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TOP LINKS TO KNOW
Rockland County Office for the Aging --
There are more than 65,000 people in Rockland County over the age of 60. We assist older residents & their families to get information about programs available to them. We provide a variety of programs either through our efforts or through partners. The programs are designed to maintain maximum independence in the home & provide employment & volunteer activities. Advocacy by & for the elderly is our prime activity.
NIH National Institute on Aging --
Health Information -- Research -- News and Events
LARGE PRINT BOOKS
A large print book collection is available in the Hub area of the Library. It includes Fiction, Non-Fiction and Biographies.
The library offers audiobooks in CD format. We also have downloadable audiobooks for your computer or a portable device. Visit our Overdrive or hoopla Digital pages for more information.
HOMEBOUND DELIVERY SERVICE
The Library offers a Homebound Delivery Service for members of our community who cannot visit the library due to illness, disability, or age. This free service helps allows residents in the Pearl River School District to receive library materials through the U.S. Postal Service. For information call James Cassetta, x139 (845-735-4084).
PRPL ADDRESS AND CONTACT INFORMATION
A flat-bed magnifiing reader is available behind the Reference Desk. We also have a few handheld magnifiers available for use.
The library has three scanners for the public to use. Save your scans to your own thumb drive, to your Google Drive account, or send them to an email address.
PUBLIC FAX MACHINE
The library has a public fax machine/photocopier near our Information Desk. The cost is 50 cents for the first page and 25 cents for each page after that. Our librarians will be happy to assist you.
Selected Books from the Library
Being Mortal by In Being Mortal, bestselling author Atul Gawande tackles the hardest challenge of his profession: how medicine can not only improve life but also the process of its ending Medicine has triumphed in modern times, transforming birth, injury, and infectious disease from harrowing to manageable. But in the inevitable condition of aging and death, the goals of medicine seem too frequently to run counter to the interest of the human spirit. Nursing homes, preoccupied with safety, pin patients into railed beds and wheelchairs. Hospitals isolate the dying, checking for vital signs long after the goals of cure have become moot. Doctors, committed to extending life, continue to carry out devastating procedures that in the end extend suffering. Gawande, a practicing surgeon, addresses his profession’s ultimate limitation, arguing that quality of life is the desired goal for patients and families. Gawande offers examples of freer, more socially fulfilling models for assisting the infirm and dependent elderly, and he explores the varieties of hospice care to demonstrate that a person's last weeks or months may be rich and dignified. Full of eye-opening research and riveting storytelling, Being Mortal asserts that medicine can comfort and enhance our experience even to the end, providing not only a good life but also a good end.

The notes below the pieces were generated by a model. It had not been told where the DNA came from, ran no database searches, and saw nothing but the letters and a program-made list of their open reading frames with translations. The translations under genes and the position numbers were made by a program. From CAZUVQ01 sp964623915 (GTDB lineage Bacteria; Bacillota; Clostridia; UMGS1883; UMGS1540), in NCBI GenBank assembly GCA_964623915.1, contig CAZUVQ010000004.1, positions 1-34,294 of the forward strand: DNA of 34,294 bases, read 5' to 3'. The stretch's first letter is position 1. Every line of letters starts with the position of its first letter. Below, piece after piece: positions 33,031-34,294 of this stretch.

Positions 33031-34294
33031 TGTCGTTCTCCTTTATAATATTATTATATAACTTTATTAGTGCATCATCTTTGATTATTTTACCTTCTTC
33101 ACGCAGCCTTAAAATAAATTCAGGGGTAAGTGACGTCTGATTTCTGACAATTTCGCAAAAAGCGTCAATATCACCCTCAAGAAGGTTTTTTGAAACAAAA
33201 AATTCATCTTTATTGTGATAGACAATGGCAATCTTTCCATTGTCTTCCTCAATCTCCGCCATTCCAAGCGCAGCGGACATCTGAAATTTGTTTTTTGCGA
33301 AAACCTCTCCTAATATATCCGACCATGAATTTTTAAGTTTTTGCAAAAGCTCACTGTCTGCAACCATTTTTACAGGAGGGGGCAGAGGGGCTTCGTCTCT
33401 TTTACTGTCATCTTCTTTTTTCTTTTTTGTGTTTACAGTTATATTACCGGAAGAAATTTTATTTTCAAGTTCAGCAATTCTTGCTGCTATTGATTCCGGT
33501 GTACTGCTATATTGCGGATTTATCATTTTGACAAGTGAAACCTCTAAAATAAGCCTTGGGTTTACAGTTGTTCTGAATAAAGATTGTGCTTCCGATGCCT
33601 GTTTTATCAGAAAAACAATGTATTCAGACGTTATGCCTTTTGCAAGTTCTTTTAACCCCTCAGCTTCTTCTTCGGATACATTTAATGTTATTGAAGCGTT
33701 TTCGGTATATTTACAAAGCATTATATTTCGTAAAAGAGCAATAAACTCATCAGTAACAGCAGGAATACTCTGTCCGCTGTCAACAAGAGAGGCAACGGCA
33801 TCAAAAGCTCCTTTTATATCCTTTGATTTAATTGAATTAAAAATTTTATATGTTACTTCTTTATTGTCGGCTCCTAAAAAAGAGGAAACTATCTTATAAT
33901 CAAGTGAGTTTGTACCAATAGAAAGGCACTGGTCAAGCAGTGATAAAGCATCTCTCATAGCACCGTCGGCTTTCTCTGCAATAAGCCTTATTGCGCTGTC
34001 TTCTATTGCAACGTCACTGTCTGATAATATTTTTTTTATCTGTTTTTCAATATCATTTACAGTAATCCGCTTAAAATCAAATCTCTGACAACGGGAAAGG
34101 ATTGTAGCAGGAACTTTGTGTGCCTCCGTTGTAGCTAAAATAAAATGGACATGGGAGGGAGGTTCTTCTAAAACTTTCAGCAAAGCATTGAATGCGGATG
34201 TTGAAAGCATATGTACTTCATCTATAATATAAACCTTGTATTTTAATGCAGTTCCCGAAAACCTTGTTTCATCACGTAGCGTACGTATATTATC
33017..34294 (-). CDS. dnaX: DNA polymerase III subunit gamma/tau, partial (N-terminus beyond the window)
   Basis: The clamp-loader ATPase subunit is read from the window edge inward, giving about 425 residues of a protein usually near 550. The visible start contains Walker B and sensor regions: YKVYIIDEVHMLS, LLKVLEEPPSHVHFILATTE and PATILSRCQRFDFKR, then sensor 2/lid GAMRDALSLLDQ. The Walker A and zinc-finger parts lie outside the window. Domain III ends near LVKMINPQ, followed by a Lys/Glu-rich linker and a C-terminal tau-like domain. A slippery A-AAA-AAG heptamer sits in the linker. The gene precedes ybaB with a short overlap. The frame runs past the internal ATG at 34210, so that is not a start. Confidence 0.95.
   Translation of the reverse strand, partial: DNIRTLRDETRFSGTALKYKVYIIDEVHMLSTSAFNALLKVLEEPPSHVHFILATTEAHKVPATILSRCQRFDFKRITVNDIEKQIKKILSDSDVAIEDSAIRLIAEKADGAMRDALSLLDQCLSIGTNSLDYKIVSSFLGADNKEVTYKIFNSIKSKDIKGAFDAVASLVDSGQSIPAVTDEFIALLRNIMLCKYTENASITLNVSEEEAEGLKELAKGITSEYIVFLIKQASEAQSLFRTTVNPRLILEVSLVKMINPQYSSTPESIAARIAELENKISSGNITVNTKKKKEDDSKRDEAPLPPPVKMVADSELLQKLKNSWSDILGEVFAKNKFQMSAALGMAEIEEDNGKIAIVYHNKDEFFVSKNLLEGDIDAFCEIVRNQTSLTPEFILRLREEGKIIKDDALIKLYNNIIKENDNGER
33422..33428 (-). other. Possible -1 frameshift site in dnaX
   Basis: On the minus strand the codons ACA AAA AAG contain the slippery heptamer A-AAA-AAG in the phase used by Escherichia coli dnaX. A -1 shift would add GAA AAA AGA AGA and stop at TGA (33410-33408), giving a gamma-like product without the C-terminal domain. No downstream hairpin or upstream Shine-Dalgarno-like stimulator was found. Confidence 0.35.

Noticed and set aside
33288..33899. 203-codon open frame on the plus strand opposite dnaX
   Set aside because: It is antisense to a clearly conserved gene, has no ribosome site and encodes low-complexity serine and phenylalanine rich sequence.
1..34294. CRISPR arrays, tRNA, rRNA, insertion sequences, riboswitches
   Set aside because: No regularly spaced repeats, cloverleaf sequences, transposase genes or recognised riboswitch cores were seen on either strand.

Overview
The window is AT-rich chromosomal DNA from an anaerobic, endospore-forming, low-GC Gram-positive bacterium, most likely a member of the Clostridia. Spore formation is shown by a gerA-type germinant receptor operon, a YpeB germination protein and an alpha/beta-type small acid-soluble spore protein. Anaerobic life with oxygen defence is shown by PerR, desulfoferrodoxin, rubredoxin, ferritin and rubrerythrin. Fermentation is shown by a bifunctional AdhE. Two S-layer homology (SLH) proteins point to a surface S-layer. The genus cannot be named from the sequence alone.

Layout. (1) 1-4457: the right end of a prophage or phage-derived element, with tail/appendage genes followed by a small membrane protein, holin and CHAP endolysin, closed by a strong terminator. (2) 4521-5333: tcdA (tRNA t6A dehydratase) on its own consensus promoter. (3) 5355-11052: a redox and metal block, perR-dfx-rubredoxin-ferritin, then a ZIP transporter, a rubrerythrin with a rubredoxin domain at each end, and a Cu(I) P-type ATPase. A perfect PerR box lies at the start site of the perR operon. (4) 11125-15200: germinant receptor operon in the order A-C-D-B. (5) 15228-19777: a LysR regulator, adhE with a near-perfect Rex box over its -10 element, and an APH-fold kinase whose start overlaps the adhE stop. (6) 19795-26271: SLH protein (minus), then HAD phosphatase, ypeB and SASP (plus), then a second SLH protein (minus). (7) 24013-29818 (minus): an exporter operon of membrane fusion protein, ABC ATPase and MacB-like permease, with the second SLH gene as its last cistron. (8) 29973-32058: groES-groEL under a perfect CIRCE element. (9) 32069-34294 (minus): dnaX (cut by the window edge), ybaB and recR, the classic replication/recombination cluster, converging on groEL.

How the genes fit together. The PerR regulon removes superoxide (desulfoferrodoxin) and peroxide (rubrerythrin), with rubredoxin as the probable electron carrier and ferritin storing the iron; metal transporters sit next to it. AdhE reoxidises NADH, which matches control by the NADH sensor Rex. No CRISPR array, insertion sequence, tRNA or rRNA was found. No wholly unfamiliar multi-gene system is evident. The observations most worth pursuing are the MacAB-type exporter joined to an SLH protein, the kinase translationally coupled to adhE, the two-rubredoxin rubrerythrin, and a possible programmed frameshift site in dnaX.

Call Number: 362.175 GAW
Publication Date: 2015-09-01
Caring for Our Parents by When his mother-in-law died suddenly and his seriously ill father-in-law was left with no one to care for him, the author and his wife were thrust into the complex and overwhelming world of long-term care. Just months later his own father fell sick, and the couple struggled to help care for him too—from 1000 miles away. Over the next year-and-a-half, this ordinary family faced one crisis after another, as each day brought new struggle and pain, but also surprising rewards. They were among the 44 million Americans who are caring for elderly parents or relatives or friends with disabilities. Someone you love will almost certainly need long-term care services before they die. Nearly 70 percent of our parents will receive such help sometime during their old age—usually at home, though often in a nursing home. It will last for an average of three years, though one in five will need this assistance for five years or more. This book tells the sometimes painful, sometimes uplifting, and always compelling stories of the families who struggle every day with the care needs of their loved ones. The costs are crushing: and the weight of 77 million aging Baby Boomers will devastate our nation’s already fragile system for funding this critical day-to-day assistance. How can we repair the tattered safety net that is so essential to our aged and disabled?